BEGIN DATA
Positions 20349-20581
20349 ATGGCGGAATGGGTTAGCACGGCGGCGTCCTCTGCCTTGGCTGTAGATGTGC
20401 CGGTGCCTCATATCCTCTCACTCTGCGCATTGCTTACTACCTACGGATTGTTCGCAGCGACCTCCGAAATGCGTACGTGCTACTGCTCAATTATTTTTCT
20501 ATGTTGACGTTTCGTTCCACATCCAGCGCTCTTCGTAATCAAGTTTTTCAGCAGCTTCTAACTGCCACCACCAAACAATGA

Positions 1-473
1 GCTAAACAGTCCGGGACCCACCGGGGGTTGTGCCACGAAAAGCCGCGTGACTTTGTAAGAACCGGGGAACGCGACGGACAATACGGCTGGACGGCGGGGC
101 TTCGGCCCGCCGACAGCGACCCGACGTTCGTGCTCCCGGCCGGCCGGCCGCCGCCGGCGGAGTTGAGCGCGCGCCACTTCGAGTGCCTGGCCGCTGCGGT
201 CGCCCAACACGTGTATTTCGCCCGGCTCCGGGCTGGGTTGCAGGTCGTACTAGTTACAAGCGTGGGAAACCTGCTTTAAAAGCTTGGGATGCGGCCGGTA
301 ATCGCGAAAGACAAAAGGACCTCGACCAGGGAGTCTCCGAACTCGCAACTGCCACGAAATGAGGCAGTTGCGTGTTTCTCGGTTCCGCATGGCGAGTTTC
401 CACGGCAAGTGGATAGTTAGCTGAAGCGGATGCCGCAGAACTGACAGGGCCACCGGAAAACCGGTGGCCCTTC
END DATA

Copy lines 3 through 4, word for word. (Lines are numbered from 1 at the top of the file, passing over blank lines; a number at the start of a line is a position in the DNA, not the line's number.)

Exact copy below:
20401 CGGTGCCTCATATCCTCTCACTCTGCGCATTGCTTACTACCTACGGATTGTTCGCAGCGACCTCCGAAATGCGTACGTGCTACTGCTCAATTATTTTTCT
20501 ATGTTGACGTTTCGTTCCACATCCAGCGCTCTTCGTAATCAAGTTTTTCAGCAGCTTCTAACTGCCACCACCAAACAATGA